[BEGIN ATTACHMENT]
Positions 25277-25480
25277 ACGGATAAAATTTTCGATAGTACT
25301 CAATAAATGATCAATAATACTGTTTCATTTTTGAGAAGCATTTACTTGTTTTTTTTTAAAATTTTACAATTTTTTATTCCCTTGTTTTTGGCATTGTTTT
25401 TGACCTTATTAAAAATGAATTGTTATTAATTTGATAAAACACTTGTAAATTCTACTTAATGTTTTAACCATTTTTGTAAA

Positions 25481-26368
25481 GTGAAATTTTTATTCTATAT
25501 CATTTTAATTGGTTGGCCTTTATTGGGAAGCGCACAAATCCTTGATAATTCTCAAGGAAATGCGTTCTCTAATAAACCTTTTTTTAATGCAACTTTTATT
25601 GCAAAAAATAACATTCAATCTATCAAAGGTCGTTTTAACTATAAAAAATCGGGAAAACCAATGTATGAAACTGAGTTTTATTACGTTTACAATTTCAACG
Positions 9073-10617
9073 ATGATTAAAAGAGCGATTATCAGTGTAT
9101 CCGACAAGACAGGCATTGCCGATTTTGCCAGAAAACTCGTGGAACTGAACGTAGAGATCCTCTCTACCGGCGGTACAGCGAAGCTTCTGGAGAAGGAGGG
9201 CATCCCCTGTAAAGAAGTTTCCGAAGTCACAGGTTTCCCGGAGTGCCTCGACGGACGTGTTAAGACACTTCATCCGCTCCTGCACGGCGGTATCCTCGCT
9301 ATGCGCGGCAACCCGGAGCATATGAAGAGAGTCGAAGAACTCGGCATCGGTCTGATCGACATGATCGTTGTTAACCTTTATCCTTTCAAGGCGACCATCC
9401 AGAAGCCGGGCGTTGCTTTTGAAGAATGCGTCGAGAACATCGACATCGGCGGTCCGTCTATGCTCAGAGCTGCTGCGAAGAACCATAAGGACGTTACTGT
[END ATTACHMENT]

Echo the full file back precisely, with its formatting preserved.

Positions 25277-25480
25277 ACGGATAAAATTTTCGATAGTACT
25301 CAATAAATGATCAATAATACTGTTTCATTTTTGAGAAGCATTTACTTGTTTTTTTTTAAAATTTTACAATTTTTTATTCCCTTGTTTTTGGCATTGTTTT
25401 TGACCTTATTAAAAATGAATTGTTATTAATTTGATAAAACACTTGTAAATTCTACTTAATGTTTTAACCATTTTTGTAAA

Positions 25481-26368
25481 GTGAAATTTTTATTCTATAT
25501 CATTTTAATTGGTTGGCCTTTATTGGGAAGCGCACAAATCCTTGATAATTCTCAAGGAAATGCGTTCTCTAATAAACCTTTTTTTAATGCAACTTTTATT
25601 GCAAAAAATAACATTCAATCTATCAAAGGTCGTTTTAACTATAAAAAATCGGGAAAACCAATGTATGAAACTGAGTTTTATTACGTTTACAATTTCAACG
Positions 9073-10617
9073 ATGATTAAAAGAGCGATTATCAGTGTAT
9101 CCGACAAGACAGGCATTGCCGATTTTGCCAGAAAACTCGTGGAACTGAACGTAGAGATCCTCTCTACCGGCGGTACAGCGAAGCTTCTGGAGAAGGAGGG
9201 CATCCCCTGTAAAGAAGTTTCCGAAGTCACAGGTTTCCCGGAGTGCCTCGACGGACGTGTTAAGACACTTCATCCGCTCCTGCACGGCGGTATCCTCGCT
9301 ATGCGCGGCAACCCGGAGCATATGAAGAGAGTCGAAGAACTCGGCATCGGTCTGATCGACATGATCGTTGTTAACCTTTATCCTTTCAAGGCGACCATCC
9401 AGAAGCCGGGCGTTGCTTTTGAAGAATGCGTCGAGAACATCGACATCGGCGGTCCGTCTATGCTCAGAGCTGCTGCGAAGAACCATAAGGACGTTACTGT